Exeter City fans can count themselves fortunate to have come away with a draw against Portsmouth at St. James Park, reports Cillian Dunn
A last-gasp equaliser from Liam Sercombe left Exeter City fans celebrating a point, as the Grecians drew 1-1 with League 2 giants Portsmouth on Saturday afternoon at St. James Park.
Manager Paul Tisdale afterwards described his side’s equaliser as “deserved”, but the truth of the matter is that they were hugely fortunate to come away with anything at all. This would not have mattered to the home supporters, however, who took immense pleasure in finally being able to silence the raucous 1,442 Pompey fans, who had been delighting in taunting them since Jake Jervis had put his side ahead in the ninth minute.
The opening was entertaining but scrappy, as you’d expect from two sides sitting 16th and 19th respectively in League 2. Exeter Academy graduate Tom Nichols, starting up front in place of John O’Flynn, who dropped to the bench, created the game’s first opportunity, chesting down a long ball to Sercombe. The midfielder’s shot was well struck, but failed to trouble Pompey stopper Trevor Carson.
The Blues immediately responded with a long range effort from Marcos Painter, but his shot too was easily saved by Artur Krysiak. Truthfully, in spite of a few dangerous crosses from both sides, neither side looked like scoring until Jervis did just that for Portsmouth – poking home Ben Chorley’s knockdown following an excellent free kick from Ricky Holmes.
To their credit, City looked to respond immediately, with Nichols unlucky in failing to connect with Danny Butterfield’s superb cross, yet it says a lot that it was a back pass from Chorley that put Carson under the most pressure, with the keeper relieved to see the ball go out for a corner after it had embarrassingly trickled under his foot.
For all their effort, the Grecians were struggling to gain a foothold on the game, admittedly not helped by the fact that they were playing into the wind, making anything resembling flowing football difficult to say the least.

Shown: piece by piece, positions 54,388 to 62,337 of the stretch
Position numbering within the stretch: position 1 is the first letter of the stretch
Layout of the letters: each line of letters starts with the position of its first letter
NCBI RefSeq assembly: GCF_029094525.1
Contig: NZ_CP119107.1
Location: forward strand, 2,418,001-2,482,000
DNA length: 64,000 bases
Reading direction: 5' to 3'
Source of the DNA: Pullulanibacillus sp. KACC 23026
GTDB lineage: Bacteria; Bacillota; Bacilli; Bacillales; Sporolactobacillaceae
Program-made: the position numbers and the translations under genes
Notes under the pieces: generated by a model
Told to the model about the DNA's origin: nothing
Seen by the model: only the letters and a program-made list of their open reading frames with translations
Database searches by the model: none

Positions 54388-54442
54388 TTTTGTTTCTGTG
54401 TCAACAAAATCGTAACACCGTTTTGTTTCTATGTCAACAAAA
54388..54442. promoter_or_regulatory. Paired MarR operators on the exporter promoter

The exception to this was midfielder Matt Grimes, who proved tenacious, but also (seemingly uniquely among his teammates) an excellent passer of the ball, his long range shot fizzing just past Carson’s post. In spite of his best efforts, however, Pompey could well have doubled their lead had former England International Nicky Shorey not had a powerful strike blocked by Pat Baldwin, while Holmes, dangerous throughout, curled two similar attempts narrowly over.
By the end of the half, City did at least seem to be displaying some signs of waking up, with Carson doing well to keep out Scott Bennett’s close range header, and even better to claw away Sercombe’s deflected strike, which initially looked destined to fall to the stretching Jimmy Keohane. It was Exeter’s best spell, yet had it not been for a superb last-ditch challenge from Grimes on Jervis, Pompey would have still finished the half two goals to the good.
If the home fans had hoped that City might improve after the break, they were to be sorely disappointed. Clearly hoping to end the game as a contest, Portsmouth were on the attack from the off, with Jervis denied by another excellent challenge, this time from substitute Jordan Moore-Taylor, on at half-time for the injured Bennett.
A couple of efforts from Keohane aside, City failed to provide any sort of sustained threat, but the visitors continued to dominate with Holmes somehow failing to hit the target following a drilled cross from Jervis, and Krysiak doing well to keep out another shot from Shorey. City’s efforts on the pitch were summed up when the loudest cheer of the match came with the announcement that there had been a landslide on the South West trains’ railway line, meaning that the travelling Portsmouth contingent faced delays on their journey home.
It was shortly after this that City had their first real chance of the half, though it came from a Pompey player, Wes Fogden, who headed past his own keeper only for Carson to recover and make the save. The comedy of errors continued when Krysiak replicated his fellow keeper’s first-half error, mis-kicking the ball to send Ryan Taylor through on goal, but the forward went one better, incredibly managing to screw his shot wide.
Such misses usually prove costly, but Pompey fans would surely have hoped, that with the standard of their opposition so low, it might be one they would get away with. When substitute David Wheeler’s injury-time ‘goal’ was disallowed for offside, even the most pessimistic could be forgiven for thinking they had, but football is a cruel game.
They were reminded of this with what was virtually the last kick of the game, Sercombe lashing home to send the home fans into ecstasy, the result all the more sweet as it was one they all knew that they had not deserved.bookmark me